Woodford fund controversy is a pensions 'case study'
The chief executive of Northern Ireland's biggest pension fund has said the controversy affecting one of the UK's most famous investors is a "case study" in the need to diversify pensions.
Last week renowned stockpicker Neil Woodford stopped members taking money out of the Woodford Equity Income Fund. The City heavyweight suffered a nightmare week after suspending the fund "to protect investors' interests" after they withdrew around £560m from it over the previous four weeks.
The fund manager has also blocked investors from viewing all but the largest holdings of his three main funds, marking a U-turn on a previous commitment to full transparency.
David Murphy, the chief executive of the Northern Ireland Local Government Officers Superannuation Committee (NILGOSC), which invests the pensions of council workers in the province, confirmed NILGOSC had no investments in any of Neil Woodford's funds.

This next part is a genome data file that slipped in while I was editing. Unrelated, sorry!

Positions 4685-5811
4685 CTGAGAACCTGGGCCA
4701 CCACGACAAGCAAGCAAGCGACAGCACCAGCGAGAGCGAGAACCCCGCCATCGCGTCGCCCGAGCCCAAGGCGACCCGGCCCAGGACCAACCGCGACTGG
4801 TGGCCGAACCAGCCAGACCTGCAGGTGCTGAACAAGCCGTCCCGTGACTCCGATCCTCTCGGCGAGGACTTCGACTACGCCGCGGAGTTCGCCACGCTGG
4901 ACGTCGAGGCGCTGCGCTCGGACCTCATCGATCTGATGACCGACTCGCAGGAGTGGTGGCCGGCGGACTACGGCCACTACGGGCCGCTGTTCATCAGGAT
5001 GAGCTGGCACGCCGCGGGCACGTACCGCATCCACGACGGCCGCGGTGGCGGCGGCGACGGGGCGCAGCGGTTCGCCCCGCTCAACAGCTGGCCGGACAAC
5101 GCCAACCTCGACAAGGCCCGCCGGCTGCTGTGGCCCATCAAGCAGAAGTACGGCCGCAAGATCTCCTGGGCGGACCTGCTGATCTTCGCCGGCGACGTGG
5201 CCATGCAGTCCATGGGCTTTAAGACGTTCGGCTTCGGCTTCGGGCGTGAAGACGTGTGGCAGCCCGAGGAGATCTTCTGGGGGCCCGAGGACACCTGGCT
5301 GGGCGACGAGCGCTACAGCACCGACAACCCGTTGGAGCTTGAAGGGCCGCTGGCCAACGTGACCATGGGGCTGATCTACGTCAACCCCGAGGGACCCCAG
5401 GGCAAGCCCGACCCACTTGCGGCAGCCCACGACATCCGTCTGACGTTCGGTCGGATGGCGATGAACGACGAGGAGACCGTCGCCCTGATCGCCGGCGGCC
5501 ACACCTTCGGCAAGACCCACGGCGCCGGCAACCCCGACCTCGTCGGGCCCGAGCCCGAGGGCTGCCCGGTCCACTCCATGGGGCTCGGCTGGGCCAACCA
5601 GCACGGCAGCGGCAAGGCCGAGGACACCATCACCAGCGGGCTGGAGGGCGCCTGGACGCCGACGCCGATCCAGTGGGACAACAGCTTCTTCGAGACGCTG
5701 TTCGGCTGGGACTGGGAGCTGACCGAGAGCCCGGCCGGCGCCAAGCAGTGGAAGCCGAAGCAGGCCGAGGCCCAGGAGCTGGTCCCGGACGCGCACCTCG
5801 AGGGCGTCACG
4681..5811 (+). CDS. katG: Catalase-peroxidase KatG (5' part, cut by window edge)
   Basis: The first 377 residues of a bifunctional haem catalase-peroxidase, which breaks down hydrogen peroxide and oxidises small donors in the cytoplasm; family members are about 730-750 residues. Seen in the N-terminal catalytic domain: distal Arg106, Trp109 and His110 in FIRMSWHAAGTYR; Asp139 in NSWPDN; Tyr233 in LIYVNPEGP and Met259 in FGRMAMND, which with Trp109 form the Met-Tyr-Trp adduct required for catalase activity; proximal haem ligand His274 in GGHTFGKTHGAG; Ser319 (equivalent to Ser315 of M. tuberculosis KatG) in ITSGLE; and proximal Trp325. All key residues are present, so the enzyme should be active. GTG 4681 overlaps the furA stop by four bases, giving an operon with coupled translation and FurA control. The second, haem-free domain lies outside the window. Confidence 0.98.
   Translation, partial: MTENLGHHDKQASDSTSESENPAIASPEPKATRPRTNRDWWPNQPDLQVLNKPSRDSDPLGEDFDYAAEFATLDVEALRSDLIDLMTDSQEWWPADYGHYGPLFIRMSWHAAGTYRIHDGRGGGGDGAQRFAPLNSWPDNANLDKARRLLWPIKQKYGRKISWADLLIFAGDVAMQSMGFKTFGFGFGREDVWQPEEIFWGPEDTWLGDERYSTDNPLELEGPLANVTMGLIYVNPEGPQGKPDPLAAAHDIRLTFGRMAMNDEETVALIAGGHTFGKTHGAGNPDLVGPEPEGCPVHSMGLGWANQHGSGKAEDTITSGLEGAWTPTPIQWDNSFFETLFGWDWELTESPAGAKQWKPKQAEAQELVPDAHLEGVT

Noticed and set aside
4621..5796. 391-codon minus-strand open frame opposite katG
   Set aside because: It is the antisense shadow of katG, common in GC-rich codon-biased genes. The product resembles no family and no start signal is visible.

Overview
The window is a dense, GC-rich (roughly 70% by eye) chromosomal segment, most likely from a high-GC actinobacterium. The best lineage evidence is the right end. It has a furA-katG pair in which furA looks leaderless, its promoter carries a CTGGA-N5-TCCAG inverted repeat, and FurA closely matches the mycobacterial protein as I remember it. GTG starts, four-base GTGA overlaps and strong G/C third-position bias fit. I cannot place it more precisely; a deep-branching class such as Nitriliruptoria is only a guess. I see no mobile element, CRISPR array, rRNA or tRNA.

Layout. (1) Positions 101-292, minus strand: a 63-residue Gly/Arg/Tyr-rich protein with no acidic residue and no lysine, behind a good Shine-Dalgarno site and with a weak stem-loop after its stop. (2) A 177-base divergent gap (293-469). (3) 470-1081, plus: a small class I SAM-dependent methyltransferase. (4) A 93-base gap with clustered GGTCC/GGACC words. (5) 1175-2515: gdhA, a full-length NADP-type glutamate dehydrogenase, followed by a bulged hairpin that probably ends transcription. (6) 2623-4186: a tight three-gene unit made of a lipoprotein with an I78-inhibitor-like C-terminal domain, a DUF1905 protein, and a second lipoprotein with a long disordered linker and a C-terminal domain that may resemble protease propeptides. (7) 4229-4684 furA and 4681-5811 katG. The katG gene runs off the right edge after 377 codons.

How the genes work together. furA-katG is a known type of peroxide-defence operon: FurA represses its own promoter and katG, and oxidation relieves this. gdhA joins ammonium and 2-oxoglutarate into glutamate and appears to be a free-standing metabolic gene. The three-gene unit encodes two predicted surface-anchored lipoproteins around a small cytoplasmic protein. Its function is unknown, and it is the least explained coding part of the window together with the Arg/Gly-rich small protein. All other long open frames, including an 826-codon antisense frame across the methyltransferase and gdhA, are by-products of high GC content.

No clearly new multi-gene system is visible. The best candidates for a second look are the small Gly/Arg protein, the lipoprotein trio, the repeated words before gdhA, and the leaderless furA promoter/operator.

Mr Murphy said the situation had caused "great interest in the investment sector".
"It's almost a case study in the need to diversify and the risks of investing in illiquid and unlisted companies," he said.
But yesterday, Mr Woodford's listed business has said it is "pleased" with the progress of its portfolio companies, despite a dive in its share price.
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Woodford Patient Capital Trust said it does not believe the operational performance of the portfolio businesses have been "impacted" by recent events.
Woodford Patient Capital Trust has said it believes it "continues to have the potential to deliver attractive returns", despite the subsequent slump in share value.
Susan Searle, chairwoman of Woodford Patient Capital Trust, said: "The board is closely monitoring the situation and is engaging with its shareholders and advisers."